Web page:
It is unusual, I think, to hear about a play inspired by a statistic. It is not encouraging, either. Nonetheless, Bruce Hoogendoorn's play, The Clever Country, currently playing at The Street Theatre, takes as its theme Australia's falling science enrolments, and does so – perhaps surprisingly, considering its inspiration – with great humour and an intriguing plotline.
This tongue-in-cheek comedy introduces us to the Minister for Science, an MP new to the Cabinet who is keen to prove his worth by doing something about the country's falling science enrolments. With the help of his media adviser, Sarah, he engages a struggling researcher, Andrew, whose good looks offer the hope of breaking the stigma of scientific nerd-dom, and boosting science enrolments, making Australia the clever country. The plan, hinging as it does on Andrew's appearance and his motivation to attract more young people into science degrees, seems doomed when he is plonked in front of a young audience and proceeds to tell them how difficult science is. With some help from Fiona, a young woman whose talent for science is matched only by her desire not to be one, the media circus finally gets underway.
The cast, led by Brian Kavanagh as the handsome scientist chosen to save us from our intellectual doom, is excellent; but the star is definitely David Villanti, playing the portly and gregarious Minister for Science, supported admirably by Michelle Cooper in the role of Sarah. Also notable is Jaime Isfahani, as the brilliant young scientist who wants to be a fashion designer.
The entire cast does a magnificent job bringing to life a script that is most notable in its lack of subtext. The characters almost universally say precisely what they mean, which leaves them rather one-dimensional and demands a lot of the actors to maintain the play's energy. Despite their best efforts, though, these characters, completely transparent and lacking depth, don't do Hoogendoorn’s well-structured and engaging story justice.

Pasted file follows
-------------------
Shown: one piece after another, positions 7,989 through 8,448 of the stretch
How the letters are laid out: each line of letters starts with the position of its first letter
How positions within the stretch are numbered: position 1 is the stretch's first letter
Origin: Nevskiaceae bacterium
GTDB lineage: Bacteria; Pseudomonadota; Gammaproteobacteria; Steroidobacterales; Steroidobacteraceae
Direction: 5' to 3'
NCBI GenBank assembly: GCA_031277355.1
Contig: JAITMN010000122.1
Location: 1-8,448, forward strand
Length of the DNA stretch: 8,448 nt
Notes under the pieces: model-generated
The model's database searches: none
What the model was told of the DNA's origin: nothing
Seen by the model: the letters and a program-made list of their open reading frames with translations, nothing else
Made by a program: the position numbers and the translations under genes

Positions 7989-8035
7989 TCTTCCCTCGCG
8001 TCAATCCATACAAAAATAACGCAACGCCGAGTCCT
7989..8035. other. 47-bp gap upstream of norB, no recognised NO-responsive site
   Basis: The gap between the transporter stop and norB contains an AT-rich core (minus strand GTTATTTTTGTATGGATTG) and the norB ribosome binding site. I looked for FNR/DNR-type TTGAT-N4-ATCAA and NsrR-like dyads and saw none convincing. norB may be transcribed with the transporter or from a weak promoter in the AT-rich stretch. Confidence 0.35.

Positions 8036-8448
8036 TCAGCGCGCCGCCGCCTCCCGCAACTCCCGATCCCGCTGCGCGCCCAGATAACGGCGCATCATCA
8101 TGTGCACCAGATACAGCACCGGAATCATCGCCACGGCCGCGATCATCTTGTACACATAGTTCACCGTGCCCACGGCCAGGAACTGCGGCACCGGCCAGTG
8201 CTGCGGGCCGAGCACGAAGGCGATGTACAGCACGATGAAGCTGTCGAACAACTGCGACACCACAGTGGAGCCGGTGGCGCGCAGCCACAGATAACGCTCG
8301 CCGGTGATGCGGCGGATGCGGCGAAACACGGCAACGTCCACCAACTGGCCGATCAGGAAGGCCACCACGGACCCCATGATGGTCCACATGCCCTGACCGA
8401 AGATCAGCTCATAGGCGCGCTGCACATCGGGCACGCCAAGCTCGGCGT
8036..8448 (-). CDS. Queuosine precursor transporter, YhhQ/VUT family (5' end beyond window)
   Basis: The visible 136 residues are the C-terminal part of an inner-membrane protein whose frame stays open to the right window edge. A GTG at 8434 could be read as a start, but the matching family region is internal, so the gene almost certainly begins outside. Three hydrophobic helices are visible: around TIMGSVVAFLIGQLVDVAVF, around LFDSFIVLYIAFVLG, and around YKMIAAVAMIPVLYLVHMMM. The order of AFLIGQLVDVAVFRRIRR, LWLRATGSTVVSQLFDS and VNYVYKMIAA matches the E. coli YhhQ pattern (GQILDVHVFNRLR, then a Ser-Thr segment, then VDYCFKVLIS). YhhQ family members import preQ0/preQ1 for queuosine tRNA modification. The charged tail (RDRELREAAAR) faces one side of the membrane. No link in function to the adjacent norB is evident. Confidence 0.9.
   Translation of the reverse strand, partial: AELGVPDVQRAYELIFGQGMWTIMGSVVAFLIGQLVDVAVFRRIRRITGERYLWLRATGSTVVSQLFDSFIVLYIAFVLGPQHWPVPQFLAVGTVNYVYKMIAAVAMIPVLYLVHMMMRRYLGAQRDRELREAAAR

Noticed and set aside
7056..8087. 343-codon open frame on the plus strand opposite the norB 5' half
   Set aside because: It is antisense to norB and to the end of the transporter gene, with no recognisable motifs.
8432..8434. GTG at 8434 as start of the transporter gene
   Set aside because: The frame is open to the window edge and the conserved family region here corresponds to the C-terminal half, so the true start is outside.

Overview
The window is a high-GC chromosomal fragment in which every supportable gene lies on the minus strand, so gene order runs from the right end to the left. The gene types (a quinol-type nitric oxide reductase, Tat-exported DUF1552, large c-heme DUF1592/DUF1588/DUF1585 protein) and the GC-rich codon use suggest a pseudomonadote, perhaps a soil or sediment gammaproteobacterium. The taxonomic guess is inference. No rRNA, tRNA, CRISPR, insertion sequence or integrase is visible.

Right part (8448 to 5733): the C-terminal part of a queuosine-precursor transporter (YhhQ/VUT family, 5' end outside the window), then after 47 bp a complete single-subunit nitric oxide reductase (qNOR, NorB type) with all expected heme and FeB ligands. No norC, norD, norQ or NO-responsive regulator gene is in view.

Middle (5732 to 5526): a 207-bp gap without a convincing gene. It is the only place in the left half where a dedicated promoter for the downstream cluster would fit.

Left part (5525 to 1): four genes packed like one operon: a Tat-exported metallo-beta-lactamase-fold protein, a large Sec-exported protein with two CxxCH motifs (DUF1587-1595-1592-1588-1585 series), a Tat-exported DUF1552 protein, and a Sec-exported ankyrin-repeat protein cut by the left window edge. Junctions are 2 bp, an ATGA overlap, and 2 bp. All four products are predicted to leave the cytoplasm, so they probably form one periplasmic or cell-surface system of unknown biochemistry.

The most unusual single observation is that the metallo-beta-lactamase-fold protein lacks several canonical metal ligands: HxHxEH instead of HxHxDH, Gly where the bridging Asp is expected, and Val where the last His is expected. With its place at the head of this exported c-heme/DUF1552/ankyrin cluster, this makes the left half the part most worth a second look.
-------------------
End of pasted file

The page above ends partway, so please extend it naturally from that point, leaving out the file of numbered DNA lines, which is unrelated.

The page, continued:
Writing an issue play is a dangerous business. With the risk of every character turning into a preacher or a mere documenter at any moment, the playwright has a difficult task to keep them grounded in a persona. At the same time, there is the ever-present threat of the point getting lost in the business of diversifying these characters' viewpoints. Unfortunately, Hoogendoorn has not managed these challenges as well as one might hope. The lack of subtext and an unclear message leave the play desperately flat, and despite very strong performances and a hilarious and engaging story, it doesn't quite recover.
It is just as well, for this reason, that the situation is uproariously funny. However I might criticise these flaws, the humour builds and builds to a hilarious finish, making it a great night at the theatre.
The Clever Country is a clever play with a lot of unrealised potential.
Long Run Theatre Productions and The Street Theatre present
The Clever Country
by Bruce Hoogendoorn
Directed by Daniel McCusker
Venue: The Street Theatre
Dates: 6 – 16 October, 2010
Times: Wed - Sat, 7.30pm
Matinees: 9th & 16th at 2.00pm
Tickets: $15.00 - $25.00
Bookings: 6247 1223 or www.thestreet.org.au